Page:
The concept of hope is central to the work of the German philosopher Ernst Bloch (1885–1977), especially in his magnum opus, The Principle of Hope (1959). The “speculative materialism” that he first developed in the 1930s asserts a commitment to humanity’s potential that continued through his later work. In The Privatization of Hope, leading thinkers in utopian studies explore the insights that Bloch’s ideas provide in understanding the present. Mired in the excesses and disaffections of contemporary capitalist society, hope in the Blochian sense has become atomized, desocialized, and privatized. From myriad perspectives, the contributors clearly delineate the renewed value of Bloch’s theories in this age of hopelessness. Bringing Bloch’s “ontology of Not Yet Being” into conversation with twenty-first-century concerns, this collection is intended to help revive and revitalize philosophy’s commitment to the generative force of hope.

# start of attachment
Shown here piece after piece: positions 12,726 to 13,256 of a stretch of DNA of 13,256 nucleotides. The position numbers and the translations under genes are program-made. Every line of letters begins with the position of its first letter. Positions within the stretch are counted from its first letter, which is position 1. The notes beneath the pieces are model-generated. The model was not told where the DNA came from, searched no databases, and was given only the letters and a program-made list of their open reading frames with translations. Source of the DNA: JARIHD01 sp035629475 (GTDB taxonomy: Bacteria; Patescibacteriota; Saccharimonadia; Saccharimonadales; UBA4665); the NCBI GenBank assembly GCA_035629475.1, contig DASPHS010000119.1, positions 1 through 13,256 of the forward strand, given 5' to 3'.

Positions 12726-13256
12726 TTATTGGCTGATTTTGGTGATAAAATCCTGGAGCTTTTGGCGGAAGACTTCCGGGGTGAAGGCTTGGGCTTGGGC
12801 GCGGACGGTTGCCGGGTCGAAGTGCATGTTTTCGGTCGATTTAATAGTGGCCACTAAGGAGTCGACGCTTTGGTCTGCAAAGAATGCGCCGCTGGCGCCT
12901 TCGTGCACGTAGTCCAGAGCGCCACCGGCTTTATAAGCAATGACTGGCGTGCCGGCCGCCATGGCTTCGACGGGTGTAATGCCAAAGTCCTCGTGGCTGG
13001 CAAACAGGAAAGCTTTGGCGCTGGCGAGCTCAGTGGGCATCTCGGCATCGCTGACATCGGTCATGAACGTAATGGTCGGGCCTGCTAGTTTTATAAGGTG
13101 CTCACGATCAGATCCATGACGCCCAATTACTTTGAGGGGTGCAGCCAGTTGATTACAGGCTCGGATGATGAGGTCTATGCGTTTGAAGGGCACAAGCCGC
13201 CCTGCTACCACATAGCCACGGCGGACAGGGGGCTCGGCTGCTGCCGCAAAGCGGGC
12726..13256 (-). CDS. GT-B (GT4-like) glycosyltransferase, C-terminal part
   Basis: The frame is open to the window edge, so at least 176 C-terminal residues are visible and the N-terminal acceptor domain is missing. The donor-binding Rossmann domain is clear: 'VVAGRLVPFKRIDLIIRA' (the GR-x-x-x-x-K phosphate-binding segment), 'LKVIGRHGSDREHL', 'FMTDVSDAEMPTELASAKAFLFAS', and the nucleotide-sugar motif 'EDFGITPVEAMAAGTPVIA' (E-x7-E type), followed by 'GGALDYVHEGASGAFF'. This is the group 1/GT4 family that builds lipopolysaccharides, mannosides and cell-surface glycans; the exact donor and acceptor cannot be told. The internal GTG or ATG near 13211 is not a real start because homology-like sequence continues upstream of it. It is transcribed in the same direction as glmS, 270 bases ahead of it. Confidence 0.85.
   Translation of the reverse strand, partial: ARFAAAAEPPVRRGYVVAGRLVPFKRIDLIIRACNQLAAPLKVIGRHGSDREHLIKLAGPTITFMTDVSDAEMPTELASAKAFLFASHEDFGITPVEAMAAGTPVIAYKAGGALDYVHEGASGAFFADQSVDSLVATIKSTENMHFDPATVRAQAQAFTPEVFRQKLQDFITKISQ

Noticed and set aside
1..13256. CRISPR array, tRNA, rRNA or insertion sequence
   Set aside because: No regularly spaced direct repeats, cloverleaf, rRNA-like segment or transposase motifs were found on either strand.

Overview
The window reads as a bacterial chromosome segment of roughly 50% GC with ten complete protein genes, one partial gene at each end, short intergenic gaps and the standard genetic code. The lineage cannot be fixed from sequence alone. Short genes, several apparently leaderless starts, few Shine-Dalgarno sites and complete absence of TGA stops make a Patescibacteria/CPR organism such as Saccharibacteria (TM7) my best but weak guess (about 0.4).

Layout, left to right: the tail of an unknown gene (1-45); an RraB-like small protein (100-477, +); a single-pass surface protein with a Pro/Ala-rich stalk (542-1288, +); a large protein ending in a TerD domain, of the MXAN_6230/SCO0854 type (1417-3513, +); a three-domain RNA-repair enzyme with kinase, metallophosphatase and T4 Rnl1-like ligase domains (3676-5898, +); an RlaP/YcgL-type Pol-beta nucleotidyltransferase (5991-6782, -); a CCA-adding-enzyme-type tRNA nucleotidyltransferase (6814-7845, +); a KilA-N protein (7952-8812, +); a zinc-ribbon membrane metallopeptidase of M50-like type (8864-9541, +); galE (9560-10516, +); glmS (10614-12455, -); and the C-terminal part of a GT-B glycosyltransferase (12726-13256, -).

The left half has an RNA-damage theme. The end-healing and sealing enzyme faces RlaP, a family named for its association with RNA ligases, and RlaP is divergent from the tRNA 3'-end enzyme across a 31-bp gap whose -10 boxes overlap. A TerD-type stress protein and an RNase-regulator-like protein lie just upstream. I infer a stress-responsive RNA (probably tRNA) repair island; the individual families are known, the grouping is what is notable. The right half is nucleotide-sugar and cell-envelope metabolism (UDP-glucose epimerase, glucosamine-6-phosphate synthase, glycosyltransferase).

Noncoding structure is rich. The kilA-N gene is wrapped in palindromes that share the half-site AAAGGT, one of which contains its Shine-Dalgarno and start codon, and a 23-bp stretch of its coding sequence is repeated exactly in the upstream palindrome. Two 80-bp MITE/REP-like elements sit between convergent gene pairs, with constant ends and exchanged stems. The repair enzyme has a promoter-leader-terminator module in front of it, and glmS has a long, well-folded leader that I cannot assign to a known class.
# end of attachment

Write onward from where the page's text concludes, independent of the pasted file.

Contributors. Roland Boer, Frances Daly, Henk de Berg, Vincent Geoghegan, Wayne Hudson, Ruth Levitas, David Miller, Catherine Moir, Caitríona Ní Dhúill, Welf Schröter, Johan Siebers, Peter Thompson, Francesca Vidal, Rainer Ernst Zimmermann, Slavoj Žižek